October 25, 2007 How long will it be before I will be able to write: "The Federal Reserve lowered its lending rate to 4% in response to the collapse of the U.S. housing market and massive numbers of foreclosures that threaten the banking and mortgage sectors."
"Should the elevated turbulence persist, it would increase the possibility of further tightening in financial conditions for households and businesses," he said.

"Uncertainties about the economic outlook are unusually high right now," he said. "These uncertainties require flexible and pragmatic policymaking -- nimble is the adjective I used a few weeks ago."

December 11, 2007 Somehow the Fed misses the obvious.
[Image from:]
December 13, 2007 [from The Christian Science Monitor]
"The odds of a recession are now above 50 percent," says Mark Zandi, chief economist at Moody's "We are right on the edge of a recession in part because of the Fed's reluctance to reduce interest rates more aggressively." [see my comments of September 11]
January 7, 2008 The real problem now is that consumers can't rescue the economy and manufacturing, which is already weakening, will continue to weaken. We've gutted the forces that could avoid a downturn. The question is not whether there will be a recession, but can it be dampened sufficiently so that it is very short.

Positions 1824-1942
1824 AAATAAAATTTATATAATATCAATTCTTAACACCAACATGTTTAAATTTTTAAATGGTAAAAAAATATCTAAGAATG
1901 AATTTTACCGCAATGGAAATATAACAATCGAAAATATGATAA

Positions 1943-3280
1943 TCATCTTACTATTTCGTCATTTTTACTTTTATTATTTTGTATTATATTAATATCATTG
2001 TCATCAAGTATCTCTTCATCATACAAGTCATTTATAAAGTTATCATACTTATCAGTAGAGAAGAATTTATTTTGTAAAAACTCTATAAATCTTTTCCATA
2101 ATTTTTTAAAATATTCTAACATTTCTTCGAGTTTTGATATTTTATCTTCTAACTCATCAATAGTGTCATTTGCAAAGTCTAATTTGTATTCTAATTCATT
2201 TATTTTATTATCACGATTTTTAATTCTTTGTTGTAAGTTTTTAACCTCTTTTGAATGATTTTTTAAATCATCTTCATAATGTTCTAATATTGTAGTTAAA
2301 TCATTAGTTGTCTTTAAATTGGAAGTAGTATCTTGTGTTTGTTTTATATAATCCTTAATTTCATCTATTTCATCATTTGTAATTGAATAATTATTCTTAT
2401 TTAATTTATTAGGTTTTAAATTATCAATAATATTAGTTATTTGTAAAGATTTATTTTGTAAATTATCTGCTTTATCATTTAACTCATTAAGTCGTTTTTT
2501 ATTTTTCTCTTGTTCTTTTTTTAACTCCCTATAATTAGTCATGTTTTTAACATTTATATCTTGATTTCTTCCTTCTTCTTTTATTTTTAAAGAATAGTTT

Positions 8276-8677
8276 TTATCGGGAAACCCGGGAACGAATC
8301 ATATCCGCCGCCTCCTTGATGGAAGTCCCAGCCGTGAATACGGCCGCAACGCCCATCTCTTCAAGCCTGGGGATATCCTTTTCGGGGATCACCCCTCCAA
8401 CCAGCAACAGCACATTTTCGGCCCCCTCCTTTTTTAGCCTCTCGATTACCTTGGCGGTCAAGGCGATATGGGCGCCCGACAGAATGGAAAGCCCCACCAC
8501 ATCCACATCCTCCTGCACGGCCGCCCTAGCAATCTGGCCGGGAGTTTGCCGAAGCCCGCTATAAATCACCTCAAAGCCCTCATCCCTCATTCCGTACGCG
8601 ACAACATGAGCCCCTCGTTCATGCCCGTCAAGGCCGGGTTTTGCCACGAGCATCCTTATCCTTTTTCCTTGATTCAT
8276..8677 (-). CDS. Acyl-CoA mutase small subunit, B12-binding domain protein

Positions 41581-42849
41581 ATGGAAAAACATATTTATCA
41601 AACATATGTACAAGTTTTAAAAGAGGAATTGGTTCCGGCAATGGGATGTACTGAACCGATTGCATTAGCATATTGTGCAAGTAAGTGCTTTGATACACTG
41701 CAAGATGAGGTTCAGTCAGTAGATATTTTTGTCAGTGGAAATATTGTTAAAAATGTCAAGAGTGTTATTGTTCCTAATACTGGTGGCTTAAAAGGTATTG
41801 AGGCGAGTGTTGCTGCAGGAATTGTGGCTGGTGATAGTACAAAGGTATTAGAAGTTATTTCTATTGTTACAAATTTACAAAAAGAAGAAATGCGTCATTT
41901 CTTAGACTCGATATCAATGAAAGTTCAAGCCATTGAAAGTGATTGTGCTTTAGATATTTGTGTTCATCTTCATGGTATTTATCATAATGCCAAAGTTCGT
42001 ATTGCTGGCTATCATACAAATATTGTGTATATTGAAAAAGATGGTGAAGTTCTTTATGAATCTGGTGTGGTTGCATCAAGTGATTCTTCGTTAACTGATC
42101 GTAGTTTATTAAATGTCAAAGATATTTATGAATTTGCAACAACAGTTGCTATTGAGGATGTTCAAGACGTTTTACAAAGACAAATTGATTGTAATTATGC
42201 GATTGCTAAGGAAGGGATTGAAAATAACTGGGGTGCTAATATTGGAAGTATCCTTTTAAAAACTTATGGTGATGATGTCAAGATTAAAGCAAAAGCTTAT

January 11, 2008 This is death by a thousand cuts.
January 13, 2008 [N.Y. Times]
“The question is not whether we will have a recession, but how deep and prolonged it will be,” said David Rosenberg, the chief North American economist at Merrill Lynch. “Even if the Fed’s moves are going to work, it will not show up until the later part of 2008 or 2009.
January 17, 2008 A few days ago, Anna Schwartz, nonagenarian economist, implicated the Federal Reserve as the cause of the present lending crisis [from the Telegraph - UK]:
The high priestess of US monetarism - a revered figure at the Fed - says the central bank is itself the chief cause of the credit bubble, and now seems stunned as the consequences of its own actions engulf the financial system. "The new group at the Fed is not equal to the problem that faces it," she says, daring to utter a thought that fellow critics mostly utter sotto voce.
January 22, 2008 The cut has become infected and a limb is in danger. Ben Bernanke is panicking and the Fed has its emergency triage team cutting rates... this time by 3/4%. ...

What should the Federal Reserve do now? Step back... and don't be so anxious to raise rates at the first sign of economic improvement.
Individuals and businesses need stability in their financial cost structures so that they can plan effectively and keep their ships afloat. Wildly fluctuating rates... regardless of what the absolute levels are... create problems. Either too much spending or too much fear. It's just not that difficult to comprehend. Why has it been so difficult for the Fed?

About Me

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Michigan, United States
Air Force (SAC) captain 1968-72. Retired after 35 years of business and logistical planning, including running a small business. Two sons with advanced degrees; one with a business and pre-law degree. Beautiful wife who has put up with me for 4 decades. Education: B.A. (Sociology major; minors in philosopy, English literature, and German) M.S. Operations Management (like a mixture of an MBA with logistical planning)